Remdesivir, check. Now, analysts are looking ahead to 'several' COVID-19 drugs to come

Gilead Sciences scored an FDA emergency nod for remdesivir in COVID-19 on Friday. (Gilead Sciences)

Gilead made waves on Friday with its emergency FDA approval for remdesivir quickly on the heels of a controlled trial data release. But while it’s an important first step, other COVID-19 medicines will likely be coming down the line, analysts with SVB Leerink wrote.

The drug is just the “first of several” expected medicines to treat COVID-19, SVB Leerink analyst Geoffrey Porges wrote to clients following Wednesday's remdesivir data release. Based on the results, U.S. drug officials moved swiftly to grant the drug an emergency use authorization in hospitalized patients. But the nod wasn’t a “ringing endorsement” of the med’s efficacy, he wrote. While it cut patients’ recovery time by 31% in a controlled trial, it didn't significantly decrease the risk of death.

The FDA gave its emergency authorization because the med's benefits outweigh risks in severe patients, the analysts said.


De-risking the Development of Biotherapeutics Using Early Stage In Vitro Expression and Genetic Characterisation Tools

Wednesday, July 8, 2020 | 11am EST / 8am PST

This webinar will describe strategies to mitigate risks, reduce attrition and help improve the quality and safety of your drug candidate.

Beyond remdesivir, Porges and his team believe convalescent plasma and hyperimmune gammaglobulin could "confer possibly greater benefit," but present supply challenges. By the fall, experts will know more about monoclonal antibodies in COVID-19, he added. 

Following expected nods for those medicines, "we expect quite a long wait until the next breakthroughs emerge," he added.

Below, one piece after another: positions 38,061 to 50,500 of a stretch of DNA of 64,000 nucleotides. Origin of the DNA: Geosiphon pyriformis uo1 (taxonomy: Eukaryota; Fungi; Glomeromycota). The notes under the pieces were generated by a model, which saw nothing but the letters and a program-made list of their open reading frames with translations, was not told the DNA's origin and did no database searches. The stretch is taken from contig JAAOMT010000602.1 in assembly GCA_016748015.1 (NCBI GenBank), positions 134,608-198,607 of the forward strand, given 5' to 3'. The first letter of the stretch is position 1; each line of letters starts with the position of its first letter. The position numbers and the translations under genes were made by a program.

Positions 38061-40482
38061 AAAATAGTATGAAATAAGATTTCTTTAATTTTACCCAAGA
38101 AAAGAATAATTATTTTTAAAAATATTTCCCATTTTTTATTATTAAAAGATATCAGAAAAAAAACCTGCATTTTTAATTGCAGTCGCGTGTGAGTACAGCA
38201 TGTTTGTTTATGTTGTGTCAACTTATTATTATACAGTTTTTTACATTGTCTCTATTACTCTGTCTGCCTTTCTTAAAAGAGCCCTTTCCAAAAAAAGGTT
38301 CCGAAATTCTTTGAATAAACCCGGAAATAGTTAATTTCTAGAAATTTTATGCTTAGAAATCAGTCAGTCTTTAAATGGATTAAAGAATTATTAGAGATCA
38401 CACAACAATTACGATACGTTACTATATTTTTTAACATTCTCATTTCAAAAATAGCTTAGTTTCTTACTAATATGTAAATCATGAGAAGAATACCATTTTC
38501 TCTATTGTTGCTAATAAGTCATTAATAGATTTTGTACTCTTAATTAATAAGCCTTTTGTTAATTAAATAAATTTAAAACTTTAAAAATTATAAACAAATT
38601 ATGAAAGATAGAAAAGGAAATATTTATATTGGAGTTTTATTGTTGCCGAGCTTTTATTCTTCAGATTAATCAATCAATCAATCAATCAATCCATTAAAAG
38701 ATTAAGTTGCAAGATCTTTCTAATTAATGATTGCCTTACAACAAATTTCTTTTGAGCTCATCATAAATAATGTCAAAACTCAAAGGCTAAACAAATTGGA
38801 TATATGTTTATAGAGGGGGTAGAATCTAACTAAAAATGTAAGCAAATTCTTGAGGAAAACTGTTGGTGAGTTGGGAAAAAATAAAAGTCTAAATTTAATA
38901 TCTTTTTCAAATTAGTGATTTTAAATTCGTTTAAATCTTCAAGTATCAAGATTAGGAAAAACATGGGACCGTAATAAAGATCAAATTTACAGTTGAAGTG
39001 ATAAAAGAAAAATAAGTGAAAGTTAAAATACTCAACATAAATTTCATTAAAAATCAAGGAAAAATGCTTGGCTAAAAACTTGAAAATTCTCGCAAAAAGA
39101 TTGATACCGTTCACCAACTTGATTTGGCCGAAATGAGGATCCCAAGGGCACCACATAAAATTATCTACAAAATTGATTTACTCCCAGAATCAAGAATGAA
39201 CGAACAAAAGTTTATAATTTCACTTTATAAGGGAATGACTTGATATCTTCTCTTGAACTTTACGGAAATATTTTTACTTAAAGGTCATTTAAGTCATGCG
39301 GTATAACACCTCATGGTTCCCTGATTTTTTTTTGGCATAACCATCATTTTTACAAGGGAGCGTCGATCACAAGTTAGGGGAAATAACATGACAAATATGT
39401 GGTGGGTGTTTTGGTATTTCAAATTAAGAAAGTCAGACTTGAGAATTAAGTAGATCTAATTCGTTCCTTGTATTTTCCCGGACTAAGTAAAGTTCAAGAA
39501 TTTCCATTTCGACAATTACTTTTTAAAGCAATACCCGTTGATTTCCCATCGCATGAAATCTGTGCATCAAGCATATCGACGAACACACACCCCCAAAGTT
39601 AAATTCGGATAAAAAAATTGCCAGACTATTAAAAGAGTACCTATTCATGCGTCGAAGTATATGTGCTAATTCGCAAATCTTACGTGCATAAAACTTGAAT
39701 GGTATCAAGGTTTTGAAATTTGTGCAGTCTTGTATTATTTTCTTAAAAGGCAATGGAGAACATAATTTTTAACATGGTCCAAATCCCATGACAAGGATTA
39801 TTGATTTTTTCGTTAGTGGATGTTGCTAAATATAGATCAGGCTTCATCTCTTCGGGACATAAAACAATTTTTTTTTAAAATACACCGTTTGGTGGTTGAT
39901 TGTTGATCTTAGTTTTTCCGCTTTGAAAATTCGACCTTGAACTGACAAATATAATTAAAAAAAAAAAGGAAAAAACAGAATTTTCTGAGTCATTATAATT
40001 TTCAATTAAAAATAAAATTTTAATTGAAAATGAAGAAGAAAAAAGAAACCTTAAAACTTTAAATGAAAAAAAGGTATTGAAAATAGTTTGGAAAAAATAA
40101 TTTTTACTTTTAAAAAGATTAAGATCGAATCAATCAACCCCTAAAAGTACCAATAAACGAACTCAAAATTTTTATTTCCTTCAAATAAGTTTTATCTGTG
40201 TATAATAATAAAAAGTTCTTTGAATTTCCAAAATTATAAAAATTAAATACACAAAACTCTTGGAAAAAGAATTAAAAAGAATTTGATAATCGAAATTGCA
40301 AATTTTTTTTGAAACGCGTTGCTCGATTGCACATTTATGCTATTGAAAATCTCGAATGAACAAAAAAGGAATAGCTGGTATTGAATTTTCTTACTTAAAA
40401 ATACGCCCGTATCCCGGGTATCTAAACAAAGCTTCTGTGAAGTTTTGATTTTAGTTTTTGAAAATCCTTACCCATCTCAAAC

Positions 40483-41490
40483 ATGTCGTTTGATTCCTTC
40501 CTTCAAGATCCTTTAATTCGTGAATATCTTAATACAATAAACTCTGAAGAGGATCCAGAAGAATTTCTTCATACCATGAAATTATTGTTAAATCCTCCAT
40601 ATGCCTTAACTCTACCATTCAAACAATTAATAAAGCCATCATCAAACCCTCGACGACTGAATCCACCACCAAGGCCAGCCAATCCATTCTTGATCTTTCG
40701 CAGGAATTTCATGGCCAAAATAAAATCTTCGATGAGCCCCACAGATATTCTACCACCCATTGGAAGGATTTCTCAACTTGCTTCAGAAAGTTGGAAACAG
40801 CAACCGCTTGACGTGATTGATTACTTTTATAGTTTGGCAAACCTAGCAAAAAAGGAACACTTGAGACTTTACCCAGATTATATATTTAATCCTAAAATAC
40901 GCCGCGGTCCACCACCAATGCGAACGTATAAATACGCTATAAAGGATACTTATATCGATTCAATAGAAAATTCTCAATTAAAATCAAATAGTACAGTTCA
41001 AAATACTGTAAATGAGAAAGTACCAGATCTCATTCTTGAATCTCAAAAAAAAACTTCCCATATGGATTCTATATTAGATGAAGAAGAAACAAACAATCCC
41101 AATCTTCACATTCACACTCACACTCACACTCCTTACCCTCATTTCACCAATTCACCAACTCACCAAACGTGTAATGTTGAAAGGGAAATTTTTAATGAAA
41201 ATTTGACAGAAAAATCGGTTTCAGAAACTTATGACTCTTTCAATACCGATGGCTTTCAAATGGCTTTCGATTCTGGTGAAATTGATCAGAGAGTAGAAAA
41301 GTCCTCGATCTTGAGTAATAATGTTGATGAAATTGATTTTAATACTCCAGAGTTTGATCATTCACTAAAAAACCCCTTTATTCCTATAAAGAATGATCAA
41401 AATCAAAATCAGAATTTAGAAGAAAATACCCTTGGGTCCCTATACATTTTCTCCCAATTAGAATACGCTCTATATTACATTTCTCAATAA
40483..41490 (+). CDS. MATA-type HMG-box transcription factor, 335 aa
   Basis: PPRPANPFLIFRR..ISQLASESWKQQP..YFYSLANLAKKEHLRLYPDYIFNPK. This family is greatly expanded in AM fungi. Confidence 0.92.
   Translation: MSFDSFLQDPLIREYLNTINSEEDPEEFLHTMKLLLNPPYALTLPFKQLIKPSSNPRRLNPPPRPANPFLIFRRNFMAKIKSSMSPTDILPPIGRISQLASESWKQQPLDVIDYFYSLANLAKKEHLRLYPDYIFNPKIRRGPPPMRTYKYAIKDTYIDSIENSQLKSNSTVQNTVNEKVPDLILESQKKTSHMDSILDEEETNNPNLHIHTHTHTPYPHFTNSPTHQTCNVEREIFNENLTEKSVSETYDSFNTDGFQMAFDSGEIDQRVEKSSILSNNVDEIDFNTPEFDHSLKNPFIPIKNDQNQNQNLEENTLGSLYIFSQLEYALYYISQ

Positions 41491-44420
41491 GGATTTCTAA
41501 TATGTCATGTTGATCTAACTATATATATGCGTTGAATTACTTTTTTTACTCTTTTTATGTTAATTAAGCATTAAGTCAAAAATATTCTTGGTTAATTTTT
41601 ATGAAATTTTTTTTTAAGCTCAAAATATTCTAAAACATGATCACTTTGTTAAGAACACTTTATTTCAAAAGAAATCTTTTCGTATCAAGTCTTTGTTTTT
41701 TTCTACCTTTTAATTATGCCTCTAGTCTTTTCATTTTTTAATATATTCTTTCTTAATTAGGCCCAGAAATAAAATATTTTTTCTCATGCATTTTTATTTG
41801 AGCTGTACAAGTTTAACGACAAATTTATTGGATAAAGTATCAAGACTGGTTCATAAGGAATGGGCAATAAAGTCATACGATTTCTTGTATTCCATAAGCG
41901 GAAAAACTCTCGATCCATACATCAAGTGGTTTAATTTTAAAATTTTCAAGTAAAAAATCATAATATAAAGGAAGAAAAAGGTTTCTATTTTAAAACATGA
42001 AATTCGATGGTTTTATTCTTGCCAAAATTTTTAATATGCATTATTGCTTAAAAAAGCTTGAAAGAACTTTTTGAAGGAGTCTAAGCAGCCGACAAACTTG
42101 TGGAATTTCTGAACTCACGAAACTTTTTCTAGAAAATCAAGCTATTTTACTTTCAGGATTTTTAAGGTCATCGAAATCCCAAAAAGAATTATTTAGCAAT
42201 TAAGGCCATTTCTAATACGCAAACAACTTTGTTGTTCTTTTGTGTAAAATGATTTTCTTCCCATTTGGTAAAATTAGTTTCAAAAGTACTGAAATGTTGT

RELATED: Gilead's remdesivir speeds COVID-19 recovery in first controlled trial readout, but it's no 'silver bullet'

Meanwhile, the “biggest surprise” about the remdesivir approval was the “aggressive stance taken by the federal government in terms of controlling the supply and distribution of this medicine," Porges wrote. That’s an “unprecedented” move that’s “considerably heavier handed than we had expected" based on Gilead’s comments earlier in the week. 

While it does take Gilead off the hook for any potential distribution problems or tough decisions, it “sets an uneasy precedent,” the analysts wrote. The government didn’t ration Tamiflu during the H1N1 pandemic or HIV medicines during that epidemic, they pointed out. As Gilead scales up supply, the analysts hope to see the distribution restrictions relaxed.

RELATED: Gilead CEO: Remdesivir could be the benchmark for COVID-19 drug development

Remdesivir scored the emergency nod as companies across the biopharma industry test existing meds against the virus and work on new R&D programs. Dozens are in testing, including some of the industry's big-selling products. Remdesivir itself was a drug developed as a potential hepatitis C treatment, but failed initial testing. The drug also missed the mark in Ebola.

Suggested Articles

Johnson & Johnson has expanded its COVID-19 vaccine production pact with CDMO Catalent to include work at the manufacturer's Anagni, Italy site.

German vaccine maker CureVac scored an $85 million EU loan to expand manufacturing for its mRNA-based COVID-19 vaccine hopeful.

Learn how drug substance and drug product early development strategies are important for optimization and long-term success.